Twitter followers 'can be bought' WEIRD NEWS:FROM THE BBC:
This interesting article about TWITTER was on the BBC today, which I thought I would share.
Twitter followers 'can be bought'
Australian social media marketing company uSocial is offering a paid service that finds followers for users of the micro-blogging service.
Followers are available in blocks starting at $87 (£53) for 1,000. The biggest block uSocial is selling is 100,000 people.
USocial said businesses and individuals were queuing up to use its follower finding service.
Find and follow
Leon Hill, chief executive of uSocial, said the company finds potential followers by searching Twitter and working out what individual users are interested in. It also profiles where people are so it can more closely match users with those they might want to follow.
USocial then sends messages to potential followers telling them about the new Twitter user they might want to follow.
"It's up to the user to follow them or not," said Mr Hill. He added that uSocial continues to look for followers until the specified number had signed up.
USocial has about 150 customers that had bought followers and had another 80-90 campaigns about to roll out.
A broad range of clients had signed up to buy followers, said Mr Hill including educational organisations, companies and marketing firms.
"A woman who runs yoga classes is one of our clients," he said. "So are some religious organisations including one man that just wants to get the word out about God."
"Twitter started as a way for just friends to keep in touch," said Mr Hill. "As with any social media site once they get big, every business or marketer jumps on the bandwagon.
"It's an excellent marketing medium," he said.
USocial estimated that each follower on Twitter was worth about 10 cents a month to a company that got them to sign up. The money would be made from adverts and sales on websites that followers click through to.
Robin Goad, a research director at Hitwise who has analysed Twitter growth, said businesses were definitely starting to sign up to the micro-blogging service.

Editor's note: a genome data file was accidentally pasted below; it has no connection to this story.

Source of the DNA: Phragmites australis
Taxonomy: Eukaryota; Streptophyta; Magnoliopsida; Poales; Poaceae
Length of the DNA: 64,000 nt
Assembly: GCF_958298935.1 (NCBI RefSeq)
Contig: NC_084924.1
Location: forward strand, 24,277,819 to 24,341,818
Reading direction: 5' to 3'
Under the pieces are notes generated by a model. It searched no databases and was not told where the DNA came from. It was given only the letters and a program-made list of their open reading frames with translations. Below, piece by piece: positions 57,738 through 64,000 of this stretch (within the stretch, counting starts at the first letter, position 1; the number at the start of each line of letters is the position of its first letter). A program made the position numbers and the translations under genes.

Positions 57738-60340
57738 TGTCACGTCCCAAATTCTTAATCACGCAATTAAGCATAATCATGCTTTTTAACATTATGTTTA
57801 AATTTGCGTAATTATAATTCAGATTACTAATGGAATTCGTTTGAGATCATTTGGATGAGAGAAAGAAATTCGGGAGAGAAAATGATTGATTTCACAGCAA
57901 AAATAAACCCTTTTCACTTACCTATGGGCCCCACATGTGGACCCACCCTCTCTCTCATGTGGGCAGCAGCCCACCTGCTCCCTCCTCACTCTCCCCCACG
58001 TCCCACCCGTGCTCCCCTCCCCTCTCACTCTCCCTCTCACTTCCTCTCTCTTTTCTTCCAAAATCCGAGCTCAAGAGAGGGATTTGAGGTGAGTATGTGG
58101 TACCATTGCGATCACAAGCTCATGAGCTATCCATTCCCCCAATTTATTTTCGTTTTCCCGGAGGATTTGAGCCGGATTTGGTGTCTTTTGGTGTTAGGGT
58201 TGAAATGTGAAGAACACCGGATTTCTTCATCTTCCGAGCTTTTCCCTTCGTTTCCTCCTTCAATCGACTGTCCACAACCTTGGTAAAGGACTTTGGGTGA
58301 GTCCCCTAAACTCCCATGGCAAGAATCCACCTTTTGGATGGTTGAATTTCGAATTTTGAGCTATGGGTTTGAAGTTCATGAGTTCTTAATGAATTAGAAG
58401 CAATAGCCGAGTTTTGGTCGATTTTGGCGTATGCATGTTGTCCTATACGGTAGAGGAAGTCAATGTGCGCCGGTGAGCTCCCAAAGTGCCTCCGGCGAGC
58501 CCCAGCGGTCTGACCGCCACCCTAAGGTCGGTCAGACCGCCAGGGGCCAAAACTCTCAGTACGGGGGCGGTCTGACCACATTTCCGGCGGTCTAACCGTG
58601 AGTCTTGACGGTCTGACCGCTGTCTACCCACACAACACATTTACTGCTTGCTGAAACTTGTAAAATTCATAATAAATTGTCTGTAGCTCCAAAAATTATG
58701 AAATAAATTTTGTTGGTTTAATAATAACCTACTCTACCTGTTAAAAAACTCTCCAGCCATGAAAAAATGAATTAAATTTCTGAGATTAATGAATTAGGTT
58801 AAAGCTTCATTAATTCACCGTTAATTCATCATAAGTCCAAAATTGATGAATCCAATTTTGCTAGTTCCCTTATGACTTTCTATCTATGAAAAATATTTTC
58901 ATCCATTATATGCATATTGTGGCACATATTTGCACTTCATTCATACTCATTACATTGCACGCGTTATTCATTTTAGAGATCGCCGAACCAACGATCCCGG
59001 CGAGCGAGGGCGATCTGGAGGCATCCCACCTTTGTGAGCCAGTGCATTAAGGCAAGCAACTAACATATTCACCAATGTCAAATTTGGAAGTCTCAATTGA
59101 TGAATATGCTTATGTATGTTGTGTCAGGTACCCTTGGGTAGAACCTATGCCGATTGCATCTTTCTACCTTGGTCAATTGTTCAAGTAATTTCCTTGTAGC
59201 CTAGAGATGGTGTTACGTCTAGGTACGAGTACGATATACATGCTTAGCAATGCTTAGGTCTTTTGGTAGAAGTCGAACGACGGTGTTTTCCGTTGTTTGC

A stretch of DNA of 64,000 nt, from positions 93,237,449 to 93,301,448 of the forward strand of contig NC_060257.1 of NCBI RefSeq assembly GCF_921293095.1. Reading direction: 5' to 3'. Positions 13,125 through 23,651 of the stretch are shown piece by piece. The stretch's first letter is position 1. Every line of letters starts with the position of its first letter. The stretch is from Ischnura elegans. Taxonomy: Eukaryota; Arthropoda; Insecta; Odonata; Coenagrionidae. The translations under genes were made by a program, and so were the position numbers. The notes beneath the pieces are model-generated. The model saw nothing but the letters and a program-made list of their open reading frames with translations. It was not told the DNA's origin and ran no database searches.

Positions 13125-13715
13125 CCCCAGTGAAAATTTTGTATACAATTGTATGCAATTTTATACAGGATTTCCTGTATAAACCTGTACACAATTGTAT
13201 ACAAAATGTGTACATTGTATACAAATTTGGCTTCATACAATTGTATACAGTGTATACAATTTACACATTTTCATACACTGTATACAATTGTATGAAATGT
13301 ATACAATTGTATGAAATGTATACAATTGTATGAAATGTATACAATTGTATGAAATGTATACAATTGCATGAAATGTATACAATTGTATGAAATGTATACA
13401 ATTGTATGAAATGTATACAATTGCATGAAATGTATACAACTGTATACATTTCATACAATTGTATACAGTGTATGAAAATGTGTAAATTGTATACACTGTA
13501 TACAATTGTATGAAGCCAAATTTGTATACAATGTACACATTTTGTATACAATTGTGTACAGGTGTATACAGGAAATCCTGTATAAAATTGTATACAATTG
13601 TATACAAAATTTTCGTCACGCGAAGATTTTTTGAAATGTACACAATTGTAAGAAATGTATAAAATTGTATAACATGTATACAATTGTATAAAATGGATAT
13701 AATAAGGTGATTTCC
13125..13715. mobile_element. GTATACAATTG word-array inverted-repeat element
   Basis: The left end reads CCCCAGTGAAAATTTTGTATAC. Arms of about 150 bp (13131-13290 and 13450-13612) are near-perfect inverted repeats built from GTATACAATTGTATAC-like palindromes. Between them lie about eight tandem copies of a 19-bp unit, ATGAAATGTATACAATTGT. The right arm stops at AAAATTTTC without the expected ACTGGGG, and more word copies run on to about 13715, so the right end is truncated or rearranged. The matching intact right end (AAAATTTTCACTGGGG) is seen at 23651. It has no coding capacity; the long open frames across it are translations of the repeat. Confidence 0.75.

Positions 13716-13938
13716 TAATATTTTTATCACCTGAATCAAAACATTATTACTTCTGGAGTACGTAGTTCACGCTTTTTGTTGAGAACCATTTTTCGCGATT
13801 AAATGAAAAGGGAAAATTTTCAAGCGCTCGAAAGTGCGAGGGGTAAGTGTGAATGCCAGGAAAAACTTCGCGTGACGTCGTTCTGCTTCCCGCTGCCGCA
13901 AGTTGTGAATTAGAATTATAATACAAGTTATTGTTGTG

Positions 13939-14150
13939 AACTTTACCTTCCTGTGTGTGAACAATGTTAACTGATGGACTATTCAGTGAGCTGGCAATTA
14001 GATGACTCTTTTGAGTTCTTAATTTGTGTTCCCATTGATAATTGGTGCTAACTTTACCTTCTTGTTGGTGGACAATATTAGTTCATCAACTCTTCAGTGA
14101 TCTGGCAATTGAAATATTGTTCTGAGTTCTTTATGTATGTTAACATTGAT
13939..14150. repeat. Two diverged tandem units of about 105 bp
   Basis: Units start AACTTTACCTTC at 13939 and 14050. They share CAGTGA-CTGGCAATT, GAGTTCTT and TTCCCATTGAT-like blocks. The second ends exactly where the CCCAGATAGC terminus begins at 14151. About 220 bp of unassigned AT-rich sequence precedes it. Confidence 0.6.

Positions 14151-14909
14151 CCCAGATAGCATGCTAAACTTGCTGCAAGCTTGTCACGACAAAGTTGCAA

"At the moment, it's mainly media and internet content businesses," he said. "Transactional companies are struggling to find a way to drive real pounds and dollars from it.
"Companies are building up as many followers as they can and trying to monetise them in the future," he added.
The growing commercial use of Twitter was presenting the network with a few problems, said Mr Goad.
In particular, he said, Hitwise was starting to see the hijacking of hashtags - labels that bring all the messages about a subject together.
In late June, furnishings firm Habitat used tags associated with protests in Iran to attempt to drive people to its site. The firm has since apologised for its actions.
Some Twitter users were also starting to send out messages that are only about a product or service - effectively spam, said Mr Goad.
"Twitter is becoming one of the key viral channels," he said.
Twitter might cope better with the creeping commercialisation than other social media sites, he said.
"It's interesting in the way it has developed," said Mr Goad. "Hashtags and re-tweets have developed organically rather than been designed from the top down.
"One advantage it has over other services is that it can change quickly if hashtags become a polluted medium and it might keep one step ahead of the spammers," he said.
"We've yet to see people defecting to the next big thing."
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